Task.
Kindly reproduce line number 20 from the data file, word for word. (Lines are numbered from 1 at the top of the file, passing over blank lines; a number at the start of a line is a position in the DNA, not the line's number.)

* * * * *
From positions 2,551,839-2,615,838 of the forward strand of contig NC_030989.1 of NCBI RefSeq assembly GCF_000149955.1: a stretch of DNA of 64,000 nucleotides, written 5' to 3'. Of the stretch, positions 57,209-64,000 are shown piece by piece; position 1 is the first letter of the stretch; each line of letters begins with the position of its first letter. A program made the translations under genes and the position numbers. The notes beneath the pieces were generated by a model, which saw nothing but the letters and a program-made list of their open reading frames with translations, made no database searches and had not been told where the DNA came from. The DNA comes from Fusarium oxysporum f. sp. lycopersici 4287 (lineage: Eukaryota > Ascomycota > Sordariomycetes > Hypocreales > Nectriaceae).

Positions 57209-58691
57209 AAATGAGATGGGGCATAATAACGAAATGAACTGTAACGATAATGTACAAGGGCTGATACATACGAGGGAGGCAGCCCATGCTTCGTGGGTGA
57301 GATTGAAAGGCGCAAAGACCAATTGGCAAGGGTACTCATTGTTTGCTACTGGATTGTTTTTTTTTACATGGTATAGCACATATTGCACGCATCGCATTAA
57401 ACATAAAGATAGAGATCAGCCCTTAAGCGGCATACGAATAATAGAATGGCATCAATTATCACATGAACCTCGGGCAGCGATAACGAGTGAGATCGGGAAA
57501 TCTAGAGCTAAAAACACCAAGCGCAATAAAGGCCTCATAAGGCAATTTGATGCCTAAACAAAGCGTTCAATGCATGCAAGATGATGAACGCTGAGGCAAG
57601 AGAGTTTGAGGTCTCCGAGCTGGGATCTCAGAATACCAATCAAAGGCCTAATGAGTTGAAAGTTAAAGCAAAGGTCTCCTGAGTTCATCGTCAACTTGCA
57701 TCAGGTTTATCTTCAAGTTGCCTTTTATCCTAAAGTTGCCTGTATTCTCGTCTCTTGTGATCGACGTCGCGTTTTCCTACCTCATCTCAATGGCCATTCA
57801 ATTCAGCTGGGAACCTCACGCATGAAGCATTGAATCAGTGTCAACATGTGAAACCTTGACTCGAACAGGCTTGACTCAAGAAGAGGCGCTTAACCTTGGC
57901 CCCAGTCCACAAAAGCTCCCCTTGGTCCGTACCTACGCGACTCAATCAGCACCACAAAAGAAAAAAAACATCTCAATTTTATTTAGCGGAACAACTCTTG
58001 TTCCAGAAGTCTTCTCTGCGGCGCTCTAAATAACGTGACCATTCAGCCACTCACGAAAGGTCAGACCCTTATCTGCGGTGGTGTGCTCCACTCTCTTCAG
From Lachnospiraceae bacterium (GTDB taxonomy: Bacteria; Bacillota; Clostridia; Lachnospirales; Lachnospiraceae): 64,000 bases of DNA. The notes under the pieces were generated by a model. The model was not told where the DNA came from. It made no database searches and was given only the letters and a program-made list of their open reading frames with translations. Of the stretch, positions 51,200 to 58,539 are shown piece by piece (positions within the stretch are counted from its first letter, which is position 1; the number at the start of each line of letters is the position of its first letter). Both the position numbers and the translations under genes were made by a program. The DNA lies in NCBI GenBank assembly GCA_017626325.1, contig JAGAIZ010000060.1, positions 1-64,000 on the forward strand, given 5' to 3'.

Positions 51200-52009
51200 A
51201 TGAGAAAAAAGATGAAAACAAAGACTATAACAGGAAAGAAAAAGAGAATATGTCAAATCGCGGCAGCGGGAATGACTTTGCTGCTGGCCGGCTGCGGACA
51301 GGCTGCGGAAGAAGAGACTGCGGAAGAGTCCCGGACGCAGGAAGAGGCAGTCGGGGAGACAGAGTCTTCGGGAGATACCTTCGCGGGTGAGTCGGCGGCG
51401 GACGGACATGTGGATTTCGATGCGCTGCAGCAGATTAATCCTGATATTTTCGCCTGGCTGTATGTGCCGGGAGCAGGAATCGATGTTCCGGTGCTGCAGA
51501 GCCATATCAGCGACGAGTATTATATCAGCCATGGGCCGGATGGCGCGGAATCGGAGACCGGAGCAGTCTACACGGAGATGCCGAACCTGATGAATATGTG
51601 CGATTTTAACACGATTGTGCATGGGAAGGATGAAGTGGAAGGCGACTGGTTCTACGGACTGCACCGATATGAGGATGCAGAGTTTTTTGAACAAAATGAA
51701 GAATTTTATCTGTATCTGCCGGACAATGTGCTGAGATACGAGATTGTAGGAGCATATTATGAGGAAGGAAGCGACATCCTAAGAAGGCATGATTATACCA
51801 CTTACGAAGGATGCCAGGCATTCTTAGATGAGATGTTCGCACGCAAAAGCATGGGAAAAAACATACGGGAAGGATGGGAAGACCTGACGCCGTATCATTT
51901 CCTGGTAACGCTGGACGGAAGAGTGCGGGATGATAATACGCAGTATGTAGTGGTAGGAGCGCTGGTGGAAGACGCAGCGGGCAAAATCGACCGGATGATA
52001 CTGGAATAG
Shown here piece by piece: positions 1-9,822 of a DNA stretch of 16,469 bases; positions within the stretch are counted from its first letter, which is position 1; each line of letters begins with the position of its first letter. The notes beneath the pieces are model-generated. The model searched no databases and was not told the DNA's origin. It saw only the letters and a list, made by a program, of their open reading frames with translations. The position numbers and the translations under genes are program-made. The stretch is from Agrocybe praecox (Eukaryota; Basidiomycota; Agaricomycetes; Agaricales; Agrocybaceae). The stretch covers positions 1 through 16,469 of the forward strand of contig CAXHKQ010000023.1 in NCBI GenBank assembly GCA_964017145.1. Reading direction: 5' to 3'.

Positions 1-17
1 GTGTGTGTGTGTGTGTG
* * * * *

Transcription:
51701 GAATTTTATCTGTATCTGCCGGACAATGTGCTGAGATACGAGATTGTAGGAGCATATTATGAGGAAGGAAGCGACATCCTAAGAAGGCATGATTATACCA